I don’t know about you, but I find that the older I get, and the older I get in Christ, the less concerned I get about labelling myself and asserting my individual identity.
I remember when I got my first assessment as a catechist (many, many years ago) the report said that I was a good candidate for minstry, but that I needed to loose the leather jacket and show a bit more flexibility. And I remember being very disappointed with that, mainly because I couldn’t bring myself to go anywhere without that leather jacket, because it was just so fundamental to my own identity and self-understanding.
I didn’t know who I was without it! And now, in truth, I don’t know what happened to that leather jacket, but I know I gave my last one away, and I don’t think I currently own any leather jacket
And I used to be so concerned to assert myself as a Protestant and Evangelical of the right sort – a leftish, neo-conservative, social-justice orientated Protestant Evangelical (or something like that), but in all truth I don’t care a great deal how people pigeonhole me now.
Even the label ‘Christian’ is one I’m not particularly concerned about any more. It’s not that I want to disown Christ of course, but when people label me in that way in order to put me in a category that separates me from my sisters and brothers who aren’t placed in that category – whether it be because of their faith understanding or their sexual orientation or because of some notorious sin that they might have committed – when the label ‘Christian’ is used to distinguish me from those persons who are supposedly not like me, I’d just as soon not wear the label, and be identified with those who don’t fit in, and allow my being-in-Christ to speak for itself in that context.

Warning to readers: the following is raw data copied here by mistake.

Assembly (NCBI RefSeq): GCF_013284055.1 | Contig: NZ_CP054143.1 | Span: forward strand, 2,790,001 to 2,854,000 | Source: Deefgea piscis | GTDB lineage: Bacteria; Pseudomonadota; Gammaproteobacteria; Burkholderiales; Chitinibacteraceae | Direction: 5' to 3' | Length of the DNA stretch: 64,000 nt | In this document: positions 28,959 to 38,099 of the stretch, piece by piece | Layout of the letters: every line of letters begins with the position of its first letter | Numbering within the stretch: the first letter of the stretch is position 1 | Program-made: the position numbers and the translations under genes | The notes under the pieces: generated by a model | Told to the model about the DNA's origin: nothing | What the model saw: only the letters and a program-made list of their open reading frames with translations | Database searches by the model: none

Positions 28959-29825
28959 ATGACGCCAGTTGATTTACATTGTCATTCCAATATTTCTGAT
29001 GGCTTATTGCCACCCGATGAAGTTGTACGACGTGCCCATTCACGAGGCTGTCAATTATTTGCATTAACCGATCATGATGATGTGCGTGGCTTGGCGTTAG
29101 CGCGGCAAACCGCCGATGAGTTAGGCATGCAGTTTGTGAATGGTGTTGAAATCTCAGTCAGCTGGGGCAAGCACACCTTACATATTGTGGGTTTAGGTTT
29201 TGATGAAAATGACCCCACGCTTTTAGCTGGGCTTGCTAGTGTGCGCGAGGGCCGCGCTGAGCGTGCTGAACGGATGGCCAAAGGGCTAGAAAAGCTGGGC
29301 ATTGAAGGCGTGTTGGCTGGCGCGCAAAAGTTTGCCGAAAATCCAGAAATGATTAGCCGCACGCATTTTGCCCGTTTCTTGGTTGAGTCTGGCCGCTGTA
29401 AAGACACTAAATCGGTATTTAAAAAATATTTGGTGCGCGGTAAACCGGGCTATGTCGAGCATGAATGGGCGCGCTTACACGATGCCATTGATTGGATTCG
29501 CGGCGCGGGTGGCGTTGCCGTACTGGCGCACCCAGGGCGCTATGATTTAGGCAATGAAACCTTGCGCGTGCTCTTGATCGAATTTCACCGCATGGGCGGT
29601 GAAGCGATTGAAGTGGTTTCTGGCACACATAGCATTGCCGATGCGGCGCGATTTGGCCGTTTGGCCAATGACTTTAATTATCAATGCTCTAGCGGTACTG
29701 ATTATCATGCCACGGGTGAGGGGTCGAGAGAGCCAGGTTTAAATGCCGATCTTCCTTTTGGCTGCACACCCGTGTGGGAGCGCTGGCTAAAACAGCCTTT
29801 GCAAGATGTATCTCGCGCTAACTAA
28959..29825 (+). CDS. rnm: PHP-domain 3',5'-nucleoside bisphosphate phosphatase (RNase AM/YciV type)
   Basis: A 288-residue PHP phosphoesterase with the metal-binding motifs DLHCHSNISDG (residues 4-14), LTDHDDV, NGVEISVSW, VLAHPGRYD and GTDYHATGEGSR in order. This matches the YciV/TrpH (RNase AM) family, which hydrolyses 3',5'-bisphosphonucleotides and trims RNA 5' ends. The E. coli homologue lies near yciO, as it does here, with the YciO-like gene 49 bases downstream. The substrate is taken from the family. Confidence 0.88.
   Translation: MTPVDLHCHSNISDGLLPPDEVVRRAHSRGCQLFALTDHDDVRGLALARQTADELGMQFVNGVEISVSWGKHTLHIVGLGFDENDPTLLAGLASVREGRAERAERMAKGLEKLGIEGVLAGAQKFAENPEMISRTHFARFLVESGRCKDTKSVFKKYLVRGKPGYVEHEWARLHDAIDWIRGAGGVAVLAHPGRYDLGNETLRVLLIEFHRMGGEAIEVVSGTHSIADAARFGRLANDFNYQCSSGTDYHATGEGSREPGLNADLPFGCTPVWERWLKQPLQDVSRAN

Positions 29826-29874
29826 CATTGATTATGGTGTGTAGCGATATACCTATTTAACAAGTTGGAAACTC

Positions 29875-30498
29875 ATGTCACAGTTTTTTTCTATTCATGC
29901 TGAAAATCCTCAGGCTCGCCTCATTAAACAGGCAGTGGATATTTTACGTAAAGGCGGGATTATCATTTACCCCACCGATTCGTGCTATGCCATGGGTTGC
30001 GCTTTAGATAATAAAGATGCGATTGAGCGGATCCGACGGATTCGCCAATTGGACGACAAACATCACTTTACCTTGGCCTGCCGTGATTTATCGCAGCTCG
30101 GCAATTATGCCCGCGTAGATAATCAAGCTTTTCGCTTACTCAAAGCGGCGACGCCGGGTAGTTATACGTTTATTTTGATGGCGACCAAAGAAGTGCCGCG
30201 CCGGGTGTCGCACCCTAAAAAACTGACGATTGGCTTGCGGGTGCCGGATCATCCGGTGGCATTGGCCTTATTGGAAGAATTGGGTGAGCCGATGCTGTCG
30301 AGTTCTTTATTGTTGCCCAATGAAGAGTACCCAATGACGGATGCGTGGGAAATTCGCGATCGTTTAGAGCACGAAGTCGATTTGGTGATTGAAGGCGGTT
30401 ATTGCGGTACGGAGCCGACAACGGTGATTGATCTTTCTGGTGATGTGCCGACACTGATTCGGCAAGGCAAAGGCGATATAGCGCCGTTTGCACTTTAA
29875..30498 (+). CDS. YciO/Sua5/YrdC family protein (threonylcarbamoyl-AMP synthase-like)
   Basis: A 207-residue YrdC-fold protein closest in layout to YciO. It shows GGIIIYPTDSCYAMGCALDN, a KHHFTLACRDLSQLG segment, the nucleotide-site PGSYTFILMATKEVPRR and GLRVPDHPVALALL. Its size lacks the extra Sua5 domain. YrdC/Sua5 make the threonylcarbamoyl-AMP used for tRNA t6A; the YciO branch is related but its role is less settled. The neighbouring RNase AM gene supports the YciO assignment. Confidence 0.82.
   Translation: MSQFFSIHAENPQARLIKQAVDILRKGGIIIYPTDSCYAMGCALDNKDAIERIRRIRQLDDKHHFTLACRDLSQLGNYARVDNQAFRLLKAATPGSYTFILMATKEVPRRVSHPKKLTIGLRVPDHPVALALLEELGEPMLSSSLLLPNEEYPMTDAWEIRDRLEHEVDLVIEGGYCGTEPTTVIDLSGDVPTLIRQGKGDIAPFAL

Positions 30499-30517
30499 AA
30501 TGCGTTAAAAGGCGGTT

I’m not sure whether I’m making a lot of sense in this, but what I’m wanting to suggest is that the unity Christ talks about here may not fundamentally be an institutionalised unity, where we are all officially a part of the same organisation, or even a functional unity, where we all wear the same colour and all play for the same team. It’s a unity that is found in intimate relationships, where the boundaries between me and we break down, and where we sense ourselves as a part of the body – Christ in us and us in Christ, and through Christ, one with another.
“Get some rest. I’ll be fine. I’ll see you in the morning.” Those were the last words of my dad to me.
I’ve thought on those words often. They reflect the fact that my father, at the end of his life, was thinking of me and not himself, and that he knew me well. He knew that the thing I’ve always struggled with the most is to find rest.
Jesus likewise, at the end of His earthly life, thought of us, His children, and He knows us well, and He knows what we need most. We need each other!
We struggle to achieve unity. We’re so concerned with asserting who we are and what my rights are and with defining my ego boundaries, so that I can’t be abused and can’t have my identity subsumed by any organisation, so that I can’t be manipulated. And all of that makes sense, and yet Jesus prays:
“As you, Father, are in me and I am in you, may they also be in us, so that the world may believe that you have sent me. The glory that you have given me I have given them, so that they may be one, as we are one, I in them and you in me, that they may become completely one, so that the world may know that you have sent me and have loved them even as you have loved me.”
First Preached by Father Dave at Holy Trinity Dulwich Hill, May, 2008.